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Justice Gorsuch Finds His 'Easier' Solution Has Few Takers On 1st Day

President Trump introduces Supreme Court Justice Neil Gorsuch in the Rose Garden after Gorsuch's swearing-in on April 10.
Eric Thayer
Getty Images
President Trump introduces Supreme Court Justice Neil Gorsuch in the Rose Garden after Gorsuch's swearing-in on April 10.

With a nasty and partisan confirmation battle behind him, Justice Neil Gorsuch took his seat on the nation's highest court on Monday and quickly proved himself to be an active, persistent questioner.

As the court buzzer sounded, Gorsuch emerged from behind the red velvet curtains with his eight colleagues and took his seat at the far right of the bench, no pun intended. (That's where the most junior justice sits, regardless of his or her politics.)

Despite his white hair, Gorsuch looked for all the world like a kid on his first day of high school, proud to be with the big guys, and sitting tall, with a tiny grin on his face.

Chief Justice John Roberts welcomed Gorsuch to "our common calling." Then it was off to the races with three cases interesting only to true legal nerds.

Indeed, the justices were the liveliest looking people in the courtroom, though Justice Samuel Alito at one point could be seen eyes closed, rocking gently in his high-backed chair.

All three cases involved technical and convoluted points of law that, to say the least, are not made for easy or interesting translation. But the newest justice was not shy.

Eleven minutes into the morning session, he asked a string of questions in a case involving which court or courts should hear discrimination and civil service claims brought by government employees.

Gorsuch repeatedly suggested it would be "a lot simpler" or "a lot easier if we just follow the text of the statute." But as the lawyers on both sides and other justices pointed out, the statute has multiple provisions that are interdependent, and nothing about them is simple or easy.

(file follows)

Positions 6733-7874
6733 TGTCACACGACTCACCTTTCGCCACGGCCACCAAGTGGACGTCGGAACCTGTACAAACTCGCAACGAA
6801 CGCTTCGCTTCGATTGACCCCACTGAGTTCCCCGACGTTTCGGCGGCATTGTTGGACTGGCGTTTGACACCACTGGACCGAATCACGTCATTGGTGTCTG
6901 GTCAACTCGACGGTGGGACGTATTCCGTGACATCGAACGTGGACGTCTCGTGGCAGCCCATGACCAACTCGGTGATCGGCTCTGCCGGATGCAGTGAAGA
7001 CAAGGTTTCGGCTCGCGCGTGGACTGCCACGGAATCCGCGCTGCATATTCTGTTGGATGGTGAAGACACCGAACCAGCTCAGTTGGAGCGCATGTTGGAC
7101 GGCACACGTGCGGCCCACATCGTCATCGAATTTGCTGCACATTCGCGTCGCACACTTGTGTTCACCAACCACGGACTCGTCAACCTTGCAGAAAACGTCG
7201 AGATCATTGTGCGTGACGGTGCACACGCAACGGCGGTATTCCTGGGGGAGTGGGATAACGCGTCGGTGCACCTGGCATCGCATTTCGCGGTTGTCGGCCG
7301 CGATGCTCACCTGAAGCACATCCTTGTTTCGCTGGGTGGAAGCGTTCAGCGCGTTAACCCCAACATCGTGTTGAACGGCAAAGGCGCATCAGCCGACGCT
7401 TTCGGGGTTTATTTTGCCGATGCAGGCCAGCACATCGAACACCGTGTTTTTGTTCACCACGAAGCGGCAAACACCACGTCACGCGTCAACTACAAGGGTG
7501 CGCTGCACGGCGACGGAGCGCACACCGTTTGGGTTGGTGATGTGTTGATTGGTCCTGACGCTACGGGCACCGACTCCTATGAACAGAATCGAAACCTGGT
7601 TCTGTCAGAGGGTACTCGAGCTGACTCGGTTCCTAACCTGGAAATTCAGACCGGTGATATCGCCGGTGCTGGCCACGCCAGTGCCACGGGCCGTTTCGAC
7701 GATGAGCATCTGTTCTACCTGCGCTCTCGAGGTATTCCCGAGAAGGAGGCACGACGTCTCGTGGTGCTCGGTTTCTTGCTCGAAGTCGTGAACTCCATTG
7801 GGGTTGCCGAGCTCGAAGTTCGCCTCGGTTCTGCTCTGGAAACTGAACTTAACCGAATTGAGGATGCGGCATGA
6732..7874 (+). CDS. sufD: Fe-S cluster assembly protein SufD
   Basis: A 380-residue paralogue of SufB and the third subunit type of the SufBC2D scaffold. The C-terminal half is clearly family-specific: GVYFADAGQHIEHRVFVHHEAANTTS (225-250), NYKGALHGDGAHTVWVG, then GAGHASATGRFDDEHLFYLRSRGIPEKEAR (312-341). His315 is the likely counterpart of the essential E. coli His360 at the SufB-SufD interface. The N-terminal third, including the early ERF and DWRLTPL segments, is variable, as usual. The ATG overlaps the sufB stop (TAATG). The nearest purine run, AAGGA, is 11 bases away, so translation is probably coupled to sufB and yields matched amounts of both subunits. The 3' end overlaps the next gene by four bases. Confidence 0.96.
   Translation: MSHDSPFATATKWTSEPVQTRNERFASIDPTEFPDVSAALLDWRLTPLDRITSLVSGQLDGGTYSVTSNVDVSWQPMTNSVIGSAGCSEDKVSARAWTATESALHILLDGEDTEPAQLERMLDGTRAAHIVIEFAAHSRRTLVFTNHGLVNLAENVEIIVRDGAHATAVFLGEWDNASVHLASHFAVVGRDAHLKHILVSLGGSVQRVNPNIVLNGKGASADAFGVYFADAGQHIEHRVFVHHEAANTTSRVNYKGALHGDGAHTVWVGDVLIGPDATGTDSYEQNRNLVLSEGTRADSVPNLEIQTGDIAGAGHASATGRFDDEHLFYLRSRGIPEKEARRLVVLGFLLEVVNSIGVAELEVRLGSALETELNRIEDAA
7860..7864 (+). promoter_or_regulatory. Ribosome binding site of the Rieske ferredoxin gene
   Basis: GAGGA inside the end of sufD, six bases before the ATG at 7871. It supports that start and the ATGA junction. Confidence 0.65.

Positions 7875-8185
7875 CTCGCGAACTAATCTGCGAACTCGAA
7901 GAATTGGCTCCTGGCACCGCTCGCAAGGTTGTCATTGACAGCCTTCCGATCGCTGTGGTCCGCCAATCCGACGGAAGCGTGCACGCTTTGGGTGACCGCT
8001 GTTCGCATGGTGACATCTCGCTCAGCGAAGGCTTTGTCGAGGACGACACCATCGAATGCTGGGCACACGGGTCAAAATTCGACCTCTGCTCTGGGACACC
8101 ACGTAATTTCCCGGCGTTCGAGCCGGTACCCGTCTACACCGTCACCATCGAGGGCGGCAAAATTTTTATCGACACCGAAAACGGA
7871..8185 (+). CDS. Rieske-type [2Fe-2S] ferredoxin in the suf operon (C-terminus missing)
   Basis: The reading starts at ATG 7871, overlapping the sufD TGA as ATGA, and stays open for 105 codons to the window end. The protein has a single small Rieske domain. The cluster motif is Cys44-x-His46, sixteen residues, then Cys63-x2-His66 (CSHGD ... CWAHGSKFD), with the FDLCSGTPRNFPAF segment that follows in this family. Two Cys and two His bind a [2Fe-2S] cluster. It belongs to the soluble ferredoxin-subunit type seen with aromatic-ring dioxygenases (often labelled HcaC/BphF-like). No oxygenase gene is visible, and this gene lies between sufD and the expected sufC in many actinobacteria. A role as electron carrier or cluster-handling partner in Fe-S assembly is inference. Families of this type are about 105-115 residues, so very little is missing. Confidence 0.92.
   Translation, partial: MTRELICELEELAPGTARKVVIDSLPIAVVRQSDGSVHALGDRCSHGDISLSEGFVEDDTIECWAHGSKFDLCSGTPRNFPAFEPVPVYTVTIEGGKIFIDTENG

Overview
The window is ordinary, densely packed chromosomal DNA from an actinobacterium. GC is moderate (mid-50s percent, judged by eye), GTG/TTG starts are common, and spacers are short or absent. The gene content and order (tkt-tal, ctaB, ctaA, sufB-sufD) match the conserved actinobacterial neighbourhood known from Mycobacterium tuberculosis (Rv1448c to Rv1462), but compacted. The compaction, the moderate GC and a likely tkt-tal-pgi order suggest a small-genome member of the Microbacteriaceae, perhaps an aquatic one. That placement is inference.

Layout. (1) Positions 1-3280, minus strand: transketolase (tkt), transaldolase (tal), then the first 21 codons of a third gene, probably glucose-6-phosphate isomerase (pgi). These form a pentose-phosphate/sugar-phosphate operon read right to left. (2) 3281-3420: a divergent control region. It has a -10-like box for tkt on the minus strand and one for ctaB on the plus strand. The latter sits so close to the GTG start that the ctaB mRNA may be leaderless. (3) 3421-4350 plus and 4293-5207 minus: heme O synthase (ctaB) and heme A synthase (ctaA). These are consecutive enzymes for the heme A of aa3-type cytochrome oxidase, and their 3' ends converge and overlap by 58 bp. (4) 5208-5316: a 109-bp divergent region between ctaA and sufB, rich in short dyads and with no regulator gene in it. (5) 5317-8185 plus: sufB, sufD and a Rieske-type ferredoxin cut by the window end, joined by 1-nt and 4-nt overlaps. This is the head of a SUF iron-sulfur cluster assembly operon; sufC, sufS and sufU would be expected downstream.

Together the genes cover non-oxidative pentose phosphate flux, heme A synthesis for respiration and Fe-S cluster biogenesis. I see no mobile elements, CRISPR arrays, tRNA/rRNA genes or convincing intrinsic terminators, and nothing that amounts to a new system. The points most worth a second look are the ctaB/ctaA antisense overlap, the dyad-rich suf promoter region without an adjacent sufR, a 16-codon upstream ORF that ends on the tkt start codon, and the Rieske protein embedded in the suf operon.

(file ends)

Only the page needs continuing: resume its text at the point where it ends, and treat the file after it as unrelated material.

"This is unbelievably complicated," lamented Alito. "The one thing about this case that seems perfectly clear to me is that nobody who's not a lawyer — and no ordinary lawyer — could read these statutes and figure out what they are supposed to do."

"Who wrote this statute?" he asked plaintively. "Somebody who takes pleasure out of pulling the wings off flies?"

Justice Sonia Sotomayor seemed to agree.

"If we go down your route, and I'm writing the opinion — which I hope I'm not," Sotomayor said while glancing in the direction of Chief Justice Roberts, who generally assigns the opinions.

At this point, Gorsuch again suggested the simple solution is to just read the words in the statute, but Gorsuch had a relatively novel idea of what a statute means when it says to apply one provision "subject to" another provision of the law.

Justice Elena Kagan noted that the court has had a contrary interpretation for decades. To adopt a new interpretation, she said, would be "a kind of revolution ... to the extent you can have a revolution in this kind of case."

Gorsuch was a less enthusiastic participant in the next two arguments, but he again focused on the "plain language" of the statutes in his questioning. In the second case, involving who can intervene in a property rights case, Gorsuch asked no questions of the lawyer on one side, Neal Katyal, who had testified for him at his confirmation hearing.

Gorsuch did not have much time to prepare for the 13 cases to be argued over the next two weeks.

He was sworn in on April 10, leaving him a week to prepare for the current and final round of cases of this Supreme Court term. Such short turnaround time is not uncommon, though hardly desirable.

Chief Justice Roberts had six days to prepare after his swearing-in. Justice Alito had three weeks. Justice Anthony Kennedy had four days. Justice Clarence Thomas, 10 days. And Justices Ruth Bader Ginsburg, Stephen Breyer, Sotomayor and Kagan all took their oaths in August, so they had about two months to prep for their first oral arguments.

Though already a justice, Gorsuch did not participate last week in the court's weekly conference at which the eight not only discuss and vote on previously argued cases but decide which cases to hear in the future. Gorsuch would not have been eligible to vote on cases that were heard before he was sworn in, but he could have voted and will vote on which cases to hear in the future.

There are about 10 cases apparently being held, likely awaiting a decisive vote from Gorsuch on whether to grant review.

It takes the votes of four justices to agree to hear a case; the speculation is that some of the cases still in the queue need one more vote to get the four needed for review.

Intern Lauren Russell contributed to this report.

Copyright 2021 NPR. To see more, visit https://www.npr.org.

Nina Totenberg is NPR's award-winning legal affairs correspondent. Her reports air regularly on NPR's critically acclaimed newsmagazines All Things Considered, Morning Edition, and Weekend Edition.